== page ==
October 17, 2016: British Journal of Haematology
Tasuku Suzuki, Yoji Sasahara, Atsuo Kikuchi, Humihiko Kakuta, Toshihiko Kashiwabara, Takashi Ishige, Yoshiko Nakayama, Masanori Tanaka, Akihiro Hoshino, Hirokazu Kanegane, Daiki Abukawa, Shigeo Kure
PURPOSE: Pediatric inflammatory bowel disease (IBD) is a heterogeneous disorder caused by multiple factors. Although genetic and immunological analyses are required for a definitive diagnosis, no reports of a comprehensive genetic study of a Japanese population are available. METHODS: In total, 35 Japanese patients <16 years of age suffering from IBD, including 27 patients aged <6 years with very early-onset IBD, were enrolled in this multicenter study. Exome and targeted gene panel sequencing was performed for all patients...
October 17, 2016: Journal of Clinical Immunology
Ellen P Carlin, Nichole Giller, Rebecca Katz
OBJECTIVE: To quantify the population at risk of serious adverse reactions to replicating smallpox vaccine. DESIGN AND SAMPLE: Conditions known or suspected to carry risk were identified via Centers for Disease Control and Prevention planning documents, other federal publications, and peer-reviewed literature. Conditions identified were categorized as historically recognized risks or more recently recognized immunocompromised states that may pose risk. Major historical risk factors were as follows: eczema/atopic dermatitis, pregnancy, HIV, and primary immunodeficiency...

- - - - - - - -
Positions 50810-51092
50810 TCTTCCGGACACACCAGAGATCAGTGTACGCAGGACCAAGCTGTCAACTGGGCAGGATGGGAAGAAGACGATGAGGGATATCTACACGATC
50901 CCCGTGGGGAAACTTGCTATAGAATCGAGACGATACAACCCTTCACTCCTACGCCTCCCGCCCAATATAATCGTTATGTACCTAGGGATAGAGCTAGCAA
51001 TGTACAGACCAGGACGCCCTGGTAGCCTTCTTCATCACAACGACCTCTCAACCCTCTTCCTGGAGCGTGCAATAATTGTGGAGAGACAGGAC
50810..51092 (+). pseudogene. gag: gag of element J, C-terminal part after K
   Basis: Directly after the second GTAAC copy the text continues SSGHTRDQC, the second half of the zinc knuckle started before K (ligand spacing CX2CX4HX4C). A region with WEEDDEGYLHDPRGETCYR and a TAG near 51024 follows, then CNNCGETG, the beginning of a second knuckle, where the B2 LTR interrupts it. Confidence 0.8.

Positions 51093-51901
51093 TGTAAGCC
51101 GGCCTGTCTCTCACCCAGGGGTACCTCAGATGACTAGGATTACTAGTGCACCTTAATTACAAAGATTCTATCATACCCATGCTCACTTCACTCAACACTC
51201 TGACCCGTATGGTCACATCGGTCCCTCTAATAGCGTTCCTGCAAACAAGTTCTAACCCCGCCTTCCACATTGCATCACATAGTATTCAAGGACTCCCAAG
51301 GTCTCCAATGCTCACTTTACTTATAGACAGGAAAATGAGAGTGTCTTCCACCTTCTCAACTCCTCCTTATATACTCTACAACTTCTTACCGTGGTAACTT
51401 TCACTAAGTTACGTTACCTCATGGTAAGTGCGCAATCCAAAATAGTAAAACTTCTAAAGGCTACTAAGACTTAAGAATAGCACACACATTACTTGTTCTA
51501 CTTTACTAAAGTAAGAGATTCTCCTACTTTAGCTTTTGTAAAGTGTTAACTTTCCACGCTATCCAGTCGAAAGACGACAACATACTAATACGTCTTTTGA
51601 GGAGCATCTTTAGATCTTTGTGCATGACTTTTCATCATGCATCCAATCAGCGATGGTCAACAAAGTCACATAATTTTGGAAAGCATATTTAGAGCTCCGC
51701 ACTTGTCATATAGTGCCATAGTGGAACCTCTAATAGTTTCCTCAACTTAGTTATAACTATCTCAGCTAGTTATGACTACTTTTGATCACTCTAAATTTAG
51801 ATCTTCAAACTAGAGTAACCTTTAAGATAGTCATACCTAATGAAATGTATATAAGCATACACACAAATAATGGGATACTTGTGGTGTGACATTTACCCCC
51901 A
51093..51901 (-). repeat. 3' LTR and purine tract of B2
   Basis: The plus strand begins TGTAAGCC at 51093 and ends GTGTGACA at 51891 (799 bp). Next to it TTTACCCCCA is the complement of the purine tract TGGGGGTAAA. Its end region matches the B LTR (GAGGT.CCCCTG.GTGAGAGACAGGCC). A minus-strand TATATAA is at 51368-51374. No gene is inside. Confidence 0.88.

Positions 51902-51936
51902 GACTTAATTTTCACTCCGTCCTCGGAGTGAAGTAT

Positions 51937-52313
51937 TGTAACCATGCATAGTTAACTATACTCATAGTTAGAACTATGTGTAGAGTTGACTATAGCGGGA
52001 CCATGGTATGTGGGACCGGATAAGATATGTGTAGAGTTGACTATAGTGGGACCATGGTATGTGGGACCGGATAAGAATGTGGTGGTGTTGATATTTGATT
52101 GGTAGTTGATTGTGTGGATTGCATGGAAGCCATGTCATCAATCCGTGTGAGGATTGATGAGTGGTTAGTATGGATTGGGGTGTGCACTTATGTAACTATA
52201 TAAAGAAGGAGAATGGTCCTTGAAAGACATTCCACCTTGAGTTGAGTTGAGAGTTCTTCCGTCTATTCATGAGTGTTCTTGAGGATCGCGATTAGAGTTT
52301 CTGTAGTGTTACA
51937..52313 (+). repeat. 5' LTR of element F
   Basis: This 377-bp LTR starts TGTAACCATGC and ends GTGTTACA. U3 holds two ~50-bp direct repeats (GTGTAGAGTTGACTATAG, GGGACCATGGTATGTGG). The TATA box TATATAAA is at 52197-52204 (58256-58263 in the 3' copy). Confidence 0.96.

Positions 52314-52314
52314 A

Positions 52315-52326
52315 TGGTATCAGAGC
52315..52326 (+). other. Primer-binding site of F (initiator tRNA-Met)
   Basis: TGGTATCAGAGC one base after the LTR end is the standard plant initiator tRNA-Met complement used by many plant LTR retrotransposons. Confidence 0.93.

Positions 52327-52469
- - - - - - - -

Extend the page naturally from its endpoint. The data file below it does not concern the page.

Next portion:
October 13, 2016: Public Health Nursing
Lesia K Dropulic, Howard M Lederman
Understanding the components of the immune system that contribute to host defense against infection is key to recognizing infections that are more likely to occur in an immunocompromised patient. In this review, we discuss the integrated system of physical barriers and of innate and adaptive immunity that contributes to host defense. Specific defects in the components of this system that predispose to particular infections are presented. This is followed by a review of primary immunodeficiency diseases and secondary immunodeficiencies, the latter of which develop because of a specific illness or condition or are treatment-related...
August 2016: Microbiology Spectrum
Paola G Bronson, Diana Chang, Tushar Bhangale, Michael F Seldin, Ward Ortmann, Ricardo C Ferreira, Elena Urcelay, Luis Fernández Pereira, Javier Martin, Alessandro Plebani, Vassilios Lougaris, Vanda Friman, Tomáš Freiberger, Jiri Litzman, Vojtech Thon, Qiang Pan-Hammarström, Lennart Hammarström, Robert R Graham, Timothy W Behrens